The leadership of CPI Maoist certaintly believes so. In a statement dated January 22, Maoist spokesperson Gudsa Usendi asked people to oppose the army's entry, warning of impending "civil war" in the area.

The army, too, has expressed concerns over the possibility of its troops coming under Maoist attack. "I do not think the Maoists will attack the army, but in case the contingency arises, we have asked the government what will be the legal safeguards available to us," said Lt Gen Ahluwalia.

On Monday, in a television interview, the army chief V K Singh stated even more clearly, "Lets say while training, they come into an ambush, my troops are going to fire back, that's what they are taught. If they fire back and drop people (dead), and some people are able to take their (dead Maoists) weapons away, which is what often happens, then big clamour takes place that army has killed innocents.."

Currently, the army operates in Kashmir and the North East under the cover of Armed Forces Special Protection Act (AFSPA). The controversial act, applicable after an area has been notified as 'disturbed area', gives the army immunity from criminal proceedings, that human rights activists allege has amounted to giving the army the impunity to kill.

The army chief said he did not want AFSPA for Maoist affected areas, yet he repeated in the TV interview, " If something happens, somebody should not drag my troops to the court saying they have committed murder.."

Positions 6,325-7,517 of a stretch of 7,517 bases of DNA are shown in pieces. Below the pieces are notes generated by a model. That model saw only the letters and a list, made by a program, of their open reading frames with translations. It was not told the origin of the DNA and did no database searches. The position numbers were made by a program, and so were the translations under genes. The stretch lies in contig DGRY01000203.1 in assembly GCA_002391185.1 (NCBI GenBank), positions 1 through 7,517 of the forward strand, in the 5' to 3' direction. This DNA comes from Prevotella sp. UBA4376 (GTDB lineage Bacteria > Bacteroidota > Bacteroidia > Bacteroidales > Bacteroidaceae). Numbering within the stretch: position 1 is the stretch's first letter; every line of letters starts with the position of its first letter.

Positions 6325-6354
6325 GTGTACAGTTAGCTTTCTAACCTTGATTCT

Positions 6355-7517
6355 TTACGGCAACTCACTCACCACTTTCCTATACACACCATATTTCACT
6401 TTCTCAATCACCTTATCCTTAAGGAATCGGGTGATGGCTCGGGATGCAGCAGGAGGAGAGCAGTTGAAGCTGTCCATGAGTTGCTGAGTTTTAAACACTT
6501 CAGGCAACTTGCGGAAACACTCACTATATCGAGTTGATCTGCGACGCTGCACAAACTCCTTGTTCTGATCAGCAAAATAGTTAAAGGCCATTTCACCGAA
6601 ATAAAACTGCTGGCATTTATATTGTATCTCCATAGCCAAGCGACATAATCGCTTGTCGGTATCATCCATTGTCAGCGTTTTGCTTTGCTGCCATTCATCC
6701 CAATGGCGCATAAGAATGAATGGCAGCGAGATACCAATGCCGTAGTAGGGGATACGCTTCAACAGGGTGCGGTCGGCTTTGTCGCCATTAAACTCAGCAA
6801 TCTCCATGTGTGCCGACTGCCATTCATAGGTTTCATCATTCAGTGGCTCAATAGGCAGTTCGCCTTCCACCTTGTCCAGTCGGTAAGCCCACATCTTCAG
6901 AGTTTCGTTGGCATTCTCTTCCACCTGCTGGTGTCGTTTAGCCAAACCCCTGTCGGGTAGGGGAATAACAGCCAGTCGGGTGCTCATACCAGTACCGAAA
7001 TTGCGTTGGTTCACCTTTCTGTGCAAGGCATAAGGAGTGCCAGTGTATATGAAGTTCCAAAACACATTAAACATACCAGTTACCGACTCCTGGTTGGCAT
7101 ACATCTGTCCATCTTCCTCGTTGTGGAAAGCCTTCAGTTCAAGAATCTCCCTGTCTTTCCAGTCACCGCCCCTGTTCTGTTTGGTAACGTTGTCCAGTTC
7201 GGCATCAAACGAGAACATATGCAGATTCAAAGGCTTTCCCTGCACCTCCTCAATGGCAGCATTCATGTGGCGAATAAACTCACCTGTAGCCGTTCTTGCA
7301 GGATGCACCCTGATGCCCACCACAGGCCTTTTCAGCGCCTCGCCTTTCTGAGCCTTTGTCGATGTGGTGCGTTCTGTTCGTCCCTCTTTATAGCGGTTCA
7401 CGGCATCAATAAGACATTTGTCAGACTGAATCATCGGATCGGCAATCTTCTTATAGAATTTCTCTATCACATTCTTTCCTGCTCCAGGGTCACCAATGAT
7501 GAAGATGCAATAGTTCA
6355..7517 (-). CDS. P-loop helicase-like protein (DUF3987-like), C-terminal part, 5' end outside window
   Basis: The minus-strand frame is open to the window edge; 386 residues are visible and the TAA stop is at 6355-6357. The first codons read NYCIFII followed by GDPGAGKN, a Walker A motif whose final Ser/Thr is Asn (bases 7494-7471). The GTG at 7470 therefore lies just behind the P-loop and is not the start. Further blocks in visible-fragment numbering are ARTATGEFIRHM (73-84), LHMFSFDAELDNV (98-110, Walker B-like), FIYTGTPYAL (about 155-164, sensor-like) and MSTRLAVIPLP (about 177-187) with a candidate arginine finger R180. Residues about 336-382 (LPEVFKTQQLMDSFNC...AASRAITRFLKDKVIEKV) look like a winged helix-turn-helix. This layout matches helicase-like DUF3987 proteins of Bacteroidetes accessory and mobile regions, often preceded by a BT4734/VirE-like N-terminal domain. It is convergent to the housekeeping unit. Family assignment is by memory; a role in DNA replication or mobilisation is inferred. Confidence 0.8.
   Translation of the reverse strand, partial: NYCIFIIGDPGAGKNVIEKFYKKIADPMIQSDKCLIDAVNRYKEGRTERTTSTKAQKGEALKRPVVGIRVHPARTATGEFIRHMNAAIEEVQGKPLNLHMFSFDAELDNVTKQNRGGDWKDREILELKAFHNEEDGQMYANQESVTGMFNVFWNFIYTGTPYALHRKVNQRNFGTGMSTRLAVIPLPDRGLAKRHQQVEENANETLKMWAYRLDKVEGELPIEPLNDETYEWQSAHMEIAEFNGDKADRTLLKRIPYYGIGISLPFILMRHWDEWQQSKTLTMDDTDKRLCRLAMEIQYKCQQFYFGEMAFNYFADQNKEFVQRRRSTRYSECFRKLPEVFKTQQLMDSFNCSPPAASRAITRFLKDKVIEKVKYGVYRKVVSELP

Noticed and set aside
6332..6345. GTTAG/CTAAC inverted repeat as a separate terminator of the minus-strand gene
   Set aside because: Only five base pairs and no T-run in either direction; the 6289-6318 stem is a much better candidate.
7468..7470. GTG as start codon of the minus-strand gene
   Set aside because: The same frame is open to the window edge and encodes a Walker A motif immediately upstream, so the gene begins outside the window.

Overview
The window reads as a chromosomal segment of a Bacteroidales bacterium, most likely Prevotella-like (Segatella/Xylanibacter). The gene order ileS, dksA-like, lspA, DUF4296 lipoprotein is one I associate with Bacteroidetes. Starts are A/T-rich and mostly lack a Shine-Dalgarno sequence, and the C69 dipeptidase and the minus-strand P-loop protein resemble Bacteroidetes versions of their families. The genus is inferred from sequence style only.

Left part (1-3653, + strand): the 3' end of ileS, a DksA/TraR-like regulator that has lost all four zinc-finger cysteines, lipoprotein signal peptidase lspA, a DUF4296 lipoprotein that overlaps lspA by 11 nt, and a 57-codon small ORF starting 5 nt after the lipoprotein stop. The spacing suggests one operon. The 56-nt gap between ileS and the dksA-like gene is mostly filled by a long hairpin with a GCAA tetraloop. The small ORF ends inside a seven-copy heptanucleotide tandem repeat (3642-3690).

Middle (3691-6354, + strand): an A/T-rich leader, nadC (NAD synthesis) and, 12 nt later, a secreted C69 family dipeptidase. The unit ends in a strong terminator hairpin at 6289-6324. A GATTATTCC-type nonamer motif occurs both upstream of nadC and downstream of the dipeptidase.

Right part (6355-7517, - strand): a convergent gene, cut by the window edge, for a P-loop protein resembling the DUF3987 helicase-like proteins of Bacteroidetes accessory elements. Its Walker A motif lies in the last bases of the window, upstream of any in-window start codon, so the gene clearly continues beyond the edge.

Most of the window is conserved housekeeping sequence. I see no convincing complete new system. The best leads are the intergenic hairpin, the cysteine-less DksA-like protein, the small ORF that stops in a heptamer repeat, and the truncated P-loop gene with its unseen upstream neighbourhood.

http://timesofindia.indiatimes.com/india/Army-promises-maximum-restraint...

Chhattisgarh abandons 'salva judum'

NAGPUR: Chhattisgarh chief minister Raman Singh has for the first time admitted that the 'salva judum' (people's resistance) against the Naxalites is being abandoned in his state as it was proving to be counterproductive. "Innocent people were getting killed. Moreover the matter was dragged to courts, right up to the Supreme Court," he said while talking to TOI.

Binayak Sen should get Bharat Ratna: Jethmalani

BJP MP and senior lawyer Ram Jethmalani spoke on the Binayak Sen case after his visit to Chhattisgarh. Speaking exclusively to CNN-IBN, he said that the prosecution is ill advised and unsustainable and that the motive is to see Binayak Sen damned. He said that he has not mortgaged his conscience to his party.
CNN-IBN: There was an advocate who has requested the court to intervene in the Binayak Sen case.

'Review decision to scrap elephant park